Security. The modern workforce is more decentralized, increasing the attack surface for organizations. This requires a new and dynamic security strategy that is holistic.
So, what’s the answer for enterprises to tackle these challenges? A pragmatic foundation for a modern digital infrastructure is hybrid cloud. It optimizes application deployments across locations, providing the ultimate level of agility based on changing business requirements. The on-premises side of hybrid cloud is best deployed via hyperconverged infrastructure, or HCI, which enables modernization that eases the transition by blending old and new.
By fusing virtualized compute and storage resources together with intelligent software on standard server hardware, this approach creates flexible building blocks intended to replace or optimize legacy infrastructure while providing greater agility. With this approach, many parts are brought together to offer a version of cloud infrastructure that features dynamic scalability and simplified operations.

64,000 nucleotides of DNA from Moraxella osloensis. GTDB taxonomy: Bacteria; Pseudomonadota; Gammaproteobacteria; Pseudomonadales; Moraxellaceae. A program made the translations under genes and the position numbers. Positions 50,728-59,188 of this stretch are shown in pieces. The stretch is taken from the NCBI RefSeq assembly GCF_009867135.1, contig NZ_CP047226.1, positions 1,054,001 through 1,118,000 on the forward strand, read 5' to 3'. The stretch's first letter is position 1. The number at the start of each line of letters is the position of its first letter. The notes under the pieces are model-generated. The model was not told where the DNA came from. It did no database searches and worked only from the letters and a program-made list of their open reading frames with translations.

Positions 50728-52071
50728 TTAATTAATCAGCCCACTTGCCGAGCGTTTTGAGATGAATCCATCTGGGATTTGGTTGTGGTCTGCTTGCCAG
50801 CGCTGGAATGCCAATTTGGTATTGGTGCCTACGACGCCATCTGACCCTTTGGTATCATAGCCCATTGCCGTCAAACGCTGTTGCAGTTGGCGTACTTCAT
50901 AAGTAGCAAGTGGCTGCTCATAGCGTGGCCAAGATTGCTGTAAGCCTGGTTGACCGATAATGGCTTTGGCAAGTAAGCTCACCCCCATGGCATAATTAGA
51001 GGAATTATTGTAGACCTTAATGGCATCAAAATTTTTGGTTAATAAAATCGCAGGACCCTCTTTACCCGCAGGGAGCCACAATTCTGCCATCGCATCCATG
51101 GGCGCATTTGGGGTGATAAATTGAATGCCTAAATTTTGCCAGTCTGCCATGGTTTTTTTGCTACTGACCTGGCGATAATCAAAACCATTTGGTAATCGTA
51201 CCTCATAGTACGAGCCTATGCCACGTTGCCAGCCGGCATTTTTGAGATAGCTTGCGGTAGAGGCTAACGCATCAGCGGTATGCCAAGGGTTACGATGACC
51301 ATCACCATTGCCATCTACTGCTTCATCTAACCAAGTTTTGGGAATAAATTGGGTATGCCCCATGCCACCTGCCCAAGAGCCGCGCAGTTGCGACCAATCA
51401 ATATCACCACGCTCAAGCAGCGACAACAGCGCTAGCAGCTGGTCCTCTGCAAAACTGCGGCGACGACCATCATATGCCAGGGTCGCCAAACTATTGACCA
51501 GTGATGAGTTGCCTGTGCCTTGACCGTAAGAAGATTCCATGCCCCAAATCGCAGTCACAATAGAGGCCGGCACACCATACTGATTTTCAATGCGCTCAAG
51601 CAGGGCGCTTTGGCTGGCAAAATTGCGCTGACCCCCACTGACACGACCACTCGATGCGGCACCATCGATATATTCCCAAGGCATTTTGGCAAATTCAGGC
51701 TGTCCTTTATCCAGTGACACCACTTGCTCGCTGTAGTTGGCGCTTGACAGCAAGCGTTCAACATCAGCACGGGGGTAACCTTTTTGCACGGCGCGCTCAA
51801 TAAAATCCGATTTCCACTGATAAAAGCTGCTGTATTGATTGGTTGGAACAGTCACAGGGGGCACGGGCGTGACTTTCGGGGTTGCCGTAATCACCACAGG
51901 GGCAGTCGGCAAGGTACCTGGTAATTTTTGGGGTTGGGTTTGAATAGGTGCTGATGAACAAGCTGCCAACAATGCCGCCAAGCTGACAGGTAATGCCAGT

Achieving agility through hybrid cloud
Delivering high levels of performance is a requirement for IT environments that rely on mission-critical databases and latency-sensitive applications. This is especially important in dynamic environments where data growth is constant and continuous access is a requirement, often compounded by demand for new analyses and insights. The ability to easily meet these performance and scalability requirements is essential for any business deploying hyperconverged infrastructures.